As you’re already aware, the duties of this role can vary widely.

If there isn’t a suitable employee available at the time to get something done, it will most likely land on your desk (and this will often happen last minute). You may be required to project manage an event or conference, or to organise gifts for clients and colleagues at key times throughout the year.

This means you’ll need to think on your feet and adapt quickly to the task required of you, even if it isn’t your area of expertise. Being resourceful is important here, and our next tip will help you with that.

Traits of a Great Assistant

Create and Nurture a Network of Contacts

Your network of professional contacts will be invaluable to you as an Executive Assistant. It’s a good idea to join Facebook Groups and LinkedIn Groups, where you can chat with your peers. Attend events where you can network with others in your field and share tips and experiences with like-minded people. You can also save their details for a later date when their expertise might be exactly what you need to solve a problem at work.

Courses are a great way to upskill and meet other professionals in your industry. We’re thrilled to host internationally acclaimed EA/PA Coach Adam Fidler in Dublin in November, where you can broaden your knowledge and network with your peers. Click here or contact us at for more information

The Executive PA Forum is Ireland’s No. 1 Conference for EA’s, PA’s, and administrative professionals, and is just the event you need if you’re looking to create or expand your professional network. It’s taking place on November 3rd, 2020, with workshop day on November 4th. Click here for more details.

You can also connect with us on LinkedIn to join a network of nearly 7,000 professionals in your industry.

My Forum Experience

Last week I attended the only event for my profession in Ireland – “The Executive PA Forum” and I now have time to reflect as I’m up in the clouds away from distractions (literally I am but on a plane to sunnier climates).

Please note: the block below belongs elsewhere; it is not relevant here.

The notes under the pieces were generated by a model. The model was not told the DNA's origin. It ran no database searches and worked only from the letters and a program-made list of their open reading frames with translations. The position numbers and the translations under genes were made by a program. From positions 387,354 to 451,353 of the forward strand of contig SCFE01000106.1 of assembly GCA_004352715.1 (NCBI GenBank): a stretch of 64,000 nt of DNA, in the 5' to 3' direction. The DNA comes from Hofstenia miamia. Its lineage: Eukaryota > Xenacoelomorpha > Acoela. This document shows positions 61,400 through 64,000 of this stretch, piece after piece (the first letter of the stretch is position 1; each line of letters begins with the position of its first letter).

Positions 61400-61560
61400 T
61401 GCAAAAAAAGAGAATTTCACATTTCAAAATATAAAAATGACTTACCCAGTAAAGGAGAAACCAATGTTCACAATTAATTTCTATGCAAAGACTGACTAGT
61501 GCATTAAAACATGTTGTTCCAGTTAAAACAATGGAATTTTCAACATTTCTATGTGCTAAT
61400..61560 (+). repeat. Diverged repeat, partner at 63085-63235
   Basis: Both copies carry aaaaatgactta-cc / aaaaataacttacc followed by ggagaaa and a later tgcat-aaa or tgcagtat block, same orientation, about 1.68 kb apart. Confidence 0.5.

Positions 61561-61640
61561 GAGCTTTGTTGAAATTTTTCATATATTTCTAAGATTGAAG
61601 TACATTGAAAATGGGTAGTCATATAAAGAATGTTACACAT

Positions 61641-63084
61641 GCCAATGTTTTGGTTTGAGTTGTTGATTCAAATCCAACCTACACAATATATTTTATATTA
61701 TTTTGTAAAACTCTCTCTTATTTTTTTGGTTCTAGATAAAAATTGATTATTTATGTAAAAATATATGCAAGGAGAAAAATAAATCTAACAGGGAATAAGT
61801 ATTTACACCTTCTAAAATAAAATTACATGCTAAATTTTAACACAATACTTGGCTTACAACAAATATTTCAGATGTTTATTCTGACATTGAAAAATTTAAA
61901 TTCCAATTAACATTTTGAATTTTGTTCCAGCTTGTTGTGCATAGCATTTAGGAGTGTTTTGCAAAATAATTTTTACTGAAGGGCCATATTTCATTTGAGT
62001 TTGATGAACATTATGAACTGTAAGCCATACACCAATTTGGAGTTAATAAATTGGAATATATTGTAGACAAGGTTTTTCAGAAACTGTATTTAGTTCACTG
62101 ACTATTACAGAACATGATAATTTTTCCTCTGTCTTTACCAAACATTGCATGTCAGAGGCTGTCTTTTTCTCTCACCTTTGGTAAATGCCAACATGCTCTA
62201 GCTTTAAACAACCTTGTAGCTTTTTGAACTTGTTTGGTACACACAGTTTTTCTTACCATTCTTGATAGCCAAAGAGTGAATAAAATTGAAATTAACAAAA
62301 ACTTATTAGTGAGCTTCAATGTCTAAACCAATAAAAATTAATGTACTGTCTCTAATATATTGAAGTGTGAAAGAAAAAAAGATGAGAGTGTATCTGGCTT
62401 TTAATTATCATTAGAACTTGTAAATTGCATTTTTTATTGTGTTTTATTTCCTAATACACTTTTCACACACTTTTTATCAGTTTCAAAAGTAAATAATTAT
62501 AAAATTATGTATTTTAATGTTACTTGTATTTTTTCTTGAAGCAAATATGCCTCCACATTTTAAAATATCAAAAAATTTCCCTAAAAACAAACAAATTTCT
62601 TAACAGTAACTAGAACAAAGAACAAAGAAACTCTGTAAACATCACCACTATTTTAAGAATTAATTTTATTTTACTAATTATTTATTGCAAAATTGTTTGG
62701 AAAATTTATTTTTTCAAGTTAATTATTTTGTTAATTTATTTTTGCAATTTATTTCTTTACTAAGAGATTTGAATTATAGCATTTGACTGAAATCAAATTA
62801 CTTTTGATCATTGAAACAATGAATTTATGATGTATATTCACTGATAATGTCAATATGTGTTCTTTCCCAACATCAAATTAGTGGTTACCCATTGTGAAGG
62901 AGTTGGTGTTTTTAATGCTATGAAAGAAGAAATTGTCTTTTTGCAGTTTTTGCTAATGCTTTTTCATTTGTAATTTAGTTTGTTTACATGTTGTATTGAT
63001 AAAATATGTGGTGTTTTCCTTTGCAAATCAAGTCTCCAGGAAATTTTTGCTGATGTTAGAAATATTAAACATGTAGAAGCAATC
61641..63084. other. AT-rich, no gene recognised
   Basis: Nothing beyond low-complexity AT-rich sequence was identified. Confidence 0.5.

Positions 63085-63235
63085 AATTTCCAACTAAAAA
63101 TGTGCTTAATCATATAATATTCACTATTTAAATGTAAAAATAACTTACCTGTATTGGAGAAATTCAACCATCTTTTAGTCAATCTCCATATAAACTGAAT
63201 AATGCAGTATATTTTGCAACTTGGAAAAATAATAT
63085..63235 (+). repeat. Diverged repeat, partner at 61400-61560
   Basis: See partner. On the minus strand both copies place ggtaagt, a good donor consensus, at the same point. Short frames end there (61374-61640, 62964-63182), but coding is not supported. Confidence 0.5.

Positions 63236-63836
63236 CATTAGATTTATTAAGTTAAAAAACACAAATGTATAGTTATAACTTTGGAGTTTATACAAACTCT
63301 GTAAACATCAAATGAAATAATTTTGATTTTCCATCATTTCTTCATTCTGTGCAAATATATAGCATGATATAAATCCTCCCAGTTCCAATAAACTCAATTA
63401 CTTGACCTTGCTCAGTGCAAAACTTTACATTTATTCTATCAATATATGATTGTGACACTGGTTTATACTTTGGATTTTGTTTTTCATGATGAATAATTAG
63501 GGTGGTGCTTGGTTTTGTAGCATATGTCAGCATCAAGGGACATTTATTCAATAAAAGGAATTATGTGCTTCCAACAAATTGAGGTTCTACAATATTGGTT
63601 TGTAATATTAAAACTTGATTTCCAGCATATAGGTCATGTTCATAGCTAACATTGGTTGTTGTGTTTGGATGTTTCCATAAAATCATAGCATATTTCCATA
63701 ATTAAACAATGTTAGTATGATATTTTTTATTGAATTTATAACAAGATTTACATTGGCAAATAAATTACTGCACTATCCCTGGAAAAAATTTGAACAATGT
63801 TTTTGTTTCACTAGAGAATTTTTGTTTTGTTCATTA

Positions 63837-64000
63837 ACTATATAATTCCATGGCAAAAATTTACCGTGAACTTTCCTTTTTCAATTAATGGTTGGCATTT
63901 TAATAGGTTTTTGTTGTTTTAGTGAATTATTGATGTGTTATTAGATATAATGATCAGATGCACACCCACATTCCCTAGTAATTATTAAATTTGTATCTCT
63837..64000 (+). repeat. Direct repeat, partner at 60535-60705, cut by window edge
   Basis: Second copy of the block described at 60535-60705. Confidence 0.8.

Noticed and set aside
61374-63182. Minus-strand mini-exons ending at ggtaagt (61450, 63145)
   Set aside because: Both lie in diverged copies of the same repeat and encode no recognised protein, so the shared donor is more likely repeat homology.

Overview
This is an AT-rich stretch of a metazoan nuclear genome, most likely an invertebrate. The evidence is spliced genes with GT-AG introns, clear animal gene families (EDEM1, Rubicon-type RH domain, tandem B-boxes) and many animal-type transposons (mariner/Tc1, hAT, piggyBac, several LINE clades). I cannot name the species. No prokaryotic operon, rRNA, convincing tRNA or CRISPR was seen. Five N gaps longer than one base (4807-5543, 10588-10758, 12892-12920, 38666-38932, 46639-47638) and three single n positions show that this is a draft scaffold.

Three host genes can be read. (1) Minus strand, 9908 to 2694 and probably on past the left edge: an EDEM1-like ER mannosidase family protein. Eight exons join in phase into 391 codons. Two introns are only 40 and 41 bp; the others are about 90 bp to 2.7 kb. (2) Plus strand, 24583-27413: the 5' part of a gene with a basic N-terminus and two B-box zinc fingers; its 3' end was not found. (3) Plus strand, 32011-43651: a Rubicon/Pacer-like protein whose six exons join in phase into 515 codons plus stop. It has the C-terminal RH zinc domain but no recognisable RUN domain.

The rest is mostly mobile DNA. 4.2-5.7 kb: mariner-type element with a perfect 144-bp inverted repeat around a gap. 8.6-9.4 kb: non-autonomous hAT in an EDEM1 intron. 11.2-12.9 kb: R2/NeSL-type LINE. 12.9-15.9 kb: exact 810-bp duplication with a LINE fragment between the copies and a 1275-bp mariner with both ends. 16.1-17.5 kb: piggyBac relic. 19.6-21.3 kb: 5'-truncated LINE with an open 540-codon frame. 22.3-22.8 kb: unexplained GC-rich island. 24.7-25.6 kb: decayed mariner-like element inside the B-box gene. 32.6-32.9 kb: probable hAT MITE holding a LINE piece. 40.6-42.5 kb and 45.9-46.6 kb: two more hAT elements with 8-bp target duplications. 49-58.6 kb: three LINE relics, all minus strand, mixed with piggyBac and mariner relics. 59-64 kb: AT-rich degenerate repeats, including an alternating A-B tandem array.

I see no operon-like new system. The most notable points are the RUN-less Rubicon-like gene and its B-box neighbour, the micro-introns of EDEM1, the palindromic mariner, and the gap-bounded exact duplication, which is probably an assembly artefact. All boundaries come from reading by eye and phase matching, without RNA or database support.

When I think about last week, I initially think of the number of new people attending the forum and those who I get to see year on year, the support each other has for each other as every year goes on you feel like part of family who have a yearly reunion.


From a high level view of the speakers who spoke it was interesting that approximately 50% of them had previously been PA/EA and had gone on to others areas like a HR Director and setting up their own businesses. I think there great stories to hear cause it shows that the role of PA/EA gives you a great skill set, makes you ambitious but also makes you appreciate and know your self worth.

… So what did I learn or take away from this years forum which now has me reflecting on my role but also my personal life.

The role is evolving from your standard secretary to one of a leader in the business. Think for a moment what do you do in your role or if there is someone in your office who holds a role like EA/PA. They are the heart beat within a company, they know more than they say, they take in/store a lot of information and they are the links to a lot of what happens in a company.

Look at the diversity balance of the role. It is mostly women holding the support roles but there is a need for individuals to see themselves as leaders in the business, and companies too. The majority don’t see ourselves capable of doing the job that a man may think they can do 100% when in fact it’s 60% but flip those numbers for women when in fact they could do it 100%. Ask yourself what areas do I need to improve on to bring me to be a leader or be seen as a leader in my company?